Logical Volume Management
LOGICAL VOLUME MANAGEMENT
The most popular flexible approach of managing disk storage for Linux.
Fig. 1: Traditional standard partitions based on individual drive capacity.
Flexible Management of Storage
What can we do when the root partition space is full? The option we have is to expand the size of the root volume. And with LVM we can easily do so.
LVM offers us a flexible approach to allocate space on a mass storage device, so it is well suited for the management of partitions of various sizes, like the ones used to store logs that start small but can significantly increase in time.
LVM can perform a lot of jobs while the server is live.
You can create/resize/delete LVM “partitions” (they’re called “Logical Volumes” in LVM-speak) from the command line while your Linux system is running: no need to reboot the system to make the kernel aware of the newly created or resized partitions.
Easily Manageable Logical Volumes.
The Volume Groups can be subdivided into one or more Logical Volumes (LVs). These Logical Volumes are then used as if they were traditional standard partitions. The VG has a total capacity, and then some part of that capacity is allocated to a Logical Volume. (Refer fig.2)
Fig. 2: LVM as total combined storage space.
LVM functions by layering abstractions on top of physical storage devices. The basic layers that LVM uses are:
1. Physical Volumes:
- LVM utility prefix: pv…
- A Physical Volume is a one-to-one mapping of individual partitions. So we need to convert these individual partitions as “Physical Volume” which makes them usable in an LVM environment.
2. Volume Groups:
- LVM utility prefix: vg…
- LVM combines physical volumes into storage pools known as “Volume groups”, which is the abstraction of all available storage. “The abstraction” means that the volume group is not something that is fixed, but that it can be resized when needed, which makes it possible to add more space on the volume group level when volumes are running out of disk space.
3. Logical Volumes:
- LVM utility prefix: lv…
- On top of the volume group are the “Logical Volumes” which represents the block device that can be shared. These do not act on disks directly but get their disk space from available disk space in the volume group. That means that a logical volume may consist of available storage from multiple physical volumes.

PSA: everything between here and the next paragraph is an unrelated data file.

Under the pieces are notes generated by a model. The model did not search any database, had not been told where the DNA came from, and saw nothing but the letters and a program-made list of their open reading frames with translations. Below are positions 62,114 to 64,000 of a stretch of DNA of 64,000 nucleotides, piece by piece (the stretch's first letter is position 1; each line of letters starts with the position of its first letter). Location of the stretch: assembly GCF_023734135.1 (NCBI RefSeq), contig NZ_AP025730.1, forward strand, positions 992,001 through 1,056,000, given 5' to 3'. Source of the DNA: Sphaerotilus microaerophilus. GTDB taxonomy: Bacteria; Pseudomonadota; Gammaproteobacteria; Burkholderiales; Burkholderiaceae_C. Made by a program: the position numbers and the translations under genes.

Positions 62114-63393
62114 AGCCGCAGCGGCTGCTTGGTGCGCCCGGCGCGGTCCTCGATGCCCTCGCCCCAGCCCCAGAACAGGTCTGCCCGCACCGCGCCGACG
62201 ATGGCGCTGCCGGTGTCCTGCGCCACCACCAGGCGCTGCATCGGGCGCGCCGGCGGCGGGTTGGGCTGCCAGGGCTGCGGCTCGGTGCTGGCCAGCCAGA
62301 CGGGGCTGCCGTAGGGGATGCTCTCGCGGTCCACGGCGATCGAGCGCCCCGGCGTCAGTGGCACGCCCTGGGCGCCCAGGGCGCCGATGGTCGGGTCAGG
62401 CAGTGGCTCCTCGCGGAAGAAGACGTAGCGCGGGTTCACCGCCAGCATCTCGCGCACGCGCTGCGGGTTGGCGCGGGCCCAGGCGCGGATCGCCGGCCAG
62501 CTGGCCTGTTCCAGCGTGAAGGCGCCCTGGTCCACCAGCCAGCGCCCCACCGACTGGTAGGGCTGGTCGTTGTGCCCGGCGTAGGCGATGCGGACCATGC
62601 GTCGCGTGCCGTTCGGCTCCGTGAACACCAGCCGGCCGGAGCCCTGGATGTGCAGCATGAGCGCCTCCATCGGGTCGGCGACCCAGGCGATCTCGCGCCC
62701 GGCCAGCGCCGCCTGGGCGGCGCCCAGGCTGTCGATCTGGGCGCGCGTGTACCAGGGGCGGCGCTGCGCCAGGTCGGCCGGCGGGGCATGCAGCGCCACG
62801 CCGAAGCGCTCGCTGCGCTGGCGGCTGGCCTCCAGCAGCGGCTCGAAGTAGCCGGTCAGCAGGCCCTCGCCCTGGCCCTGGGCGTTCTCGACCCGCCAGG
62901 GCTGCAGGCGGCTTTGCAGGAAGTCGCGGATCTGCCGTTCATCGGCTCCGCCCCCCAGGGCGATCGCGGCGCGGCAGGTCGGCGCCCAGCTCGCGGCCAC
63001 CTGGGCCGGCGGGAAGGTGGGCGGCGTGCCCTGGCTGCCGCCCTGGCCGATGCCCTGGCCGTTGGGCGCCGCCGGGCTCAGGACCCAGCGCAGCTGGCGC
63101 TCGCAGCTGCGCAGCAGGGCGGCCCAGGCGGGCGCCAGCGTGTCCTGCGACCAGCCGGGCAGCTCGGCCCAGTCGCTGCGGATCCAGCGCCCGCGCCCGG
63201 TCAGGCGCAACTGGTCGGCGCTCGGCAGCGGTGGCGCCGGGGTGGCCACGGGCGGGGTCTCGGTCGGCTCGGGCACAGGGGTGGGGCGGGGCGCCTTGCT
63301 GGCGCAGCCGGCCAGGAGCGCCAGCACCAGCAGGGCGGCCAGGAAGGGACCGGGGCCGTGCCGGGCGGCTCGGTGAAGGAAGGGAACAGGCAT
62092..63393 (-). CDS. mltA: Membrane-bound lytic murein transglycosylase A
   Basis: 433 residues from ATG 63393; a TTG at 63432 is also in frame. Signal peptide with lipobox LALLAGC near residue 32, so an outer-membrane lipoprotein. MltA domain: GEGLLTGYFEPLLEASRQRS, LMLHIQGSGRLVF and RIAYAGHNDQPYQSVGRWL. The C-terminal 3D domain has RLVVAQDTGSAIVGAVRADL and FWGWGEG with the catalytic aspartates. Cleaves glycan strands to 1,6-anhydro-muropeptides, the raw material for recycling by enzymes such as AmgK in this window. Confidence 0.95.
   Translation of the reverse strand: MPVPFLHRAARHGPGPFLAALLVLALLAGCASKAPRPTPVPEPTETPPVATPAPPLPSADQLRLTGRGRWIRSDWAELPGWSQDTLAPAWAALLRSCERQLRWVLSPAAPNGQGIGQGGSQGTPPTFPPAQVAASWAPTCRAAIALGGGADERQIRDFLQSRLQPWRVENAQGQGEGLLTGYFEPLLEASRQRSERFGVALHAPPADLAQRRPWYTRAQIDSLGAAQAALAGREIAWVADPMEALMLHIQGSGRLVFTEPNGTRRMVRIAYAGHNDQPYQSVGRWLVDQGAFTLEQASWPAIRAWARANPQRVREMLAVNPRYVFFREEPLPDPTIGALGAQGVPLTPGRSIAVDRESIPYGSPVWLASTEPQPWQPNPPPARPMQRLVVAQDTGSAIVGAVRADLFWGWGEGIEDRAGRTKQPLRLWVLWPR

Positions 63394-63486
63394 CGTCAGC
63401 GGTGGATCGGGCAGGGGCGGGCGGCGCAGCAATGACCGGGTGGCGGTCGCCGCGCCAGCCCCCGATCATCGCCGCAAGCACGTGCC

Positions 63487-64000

Note: The actual File Systems are created on the logical volumes. As the logical volumes are flexible with regard to size, that makes the file systems flexible as well. If a file system is running out of disk space, it is relatively easy to extend the file system, or to reduce it if the file system allows that.
Benefits Over Traditional Standard Partition
- Scalability: One of the benefits of LVM configurations is the ability to scale storage capacity easily and quickly. Usually, of course, sysadmins need to scale up (increase capacity). It’s worthwhile to note that you can also scale storage capacity down with LVM. That means that if storage capacity is over-allocated (you configured far more storage than you needed to), you can shrink it.
- Flexibility: Let us suppose you have a server of 6TB of capacity. And you have created two LVs of 3TB each. After a few weeks, you discover that you should have created LVs of 4TB and 2TB instead. You can remove 1TB of capacity from one volume group and add it to another volume group. This flexibility is provided to you in LVM partition which is far more than traditional partitioning.
- Snapshots: LVM volume snapshots allow you to create a backup from a point- in-time view of the file system. The snapshot is created instantly and persists until you delete it. You can back up the file system from the snapshot while the volume itself continues to be available for users. In a virtual host environment, you can use the snapshot function to back up the virtual machine’s storage back-end, or to test changes to a virtual machine image, such as for patches or upgrades, without modifying the source logical volume.
Hybrid volumes can be created using the dm-cache target, which allows one or more fast storage devices, such as flash-based SSDs, to act as a cache for one or more slower hard disk drives.
LVM also supports RAID configurations, mirroring, and other advanced settings that make it an even more attractive solution.
Logical Volume Manager provides much greater flexibility to your storage needs and it’s not very complicated. The majority of its management commands are related and also user-friendly, therefore relatively easy to remember.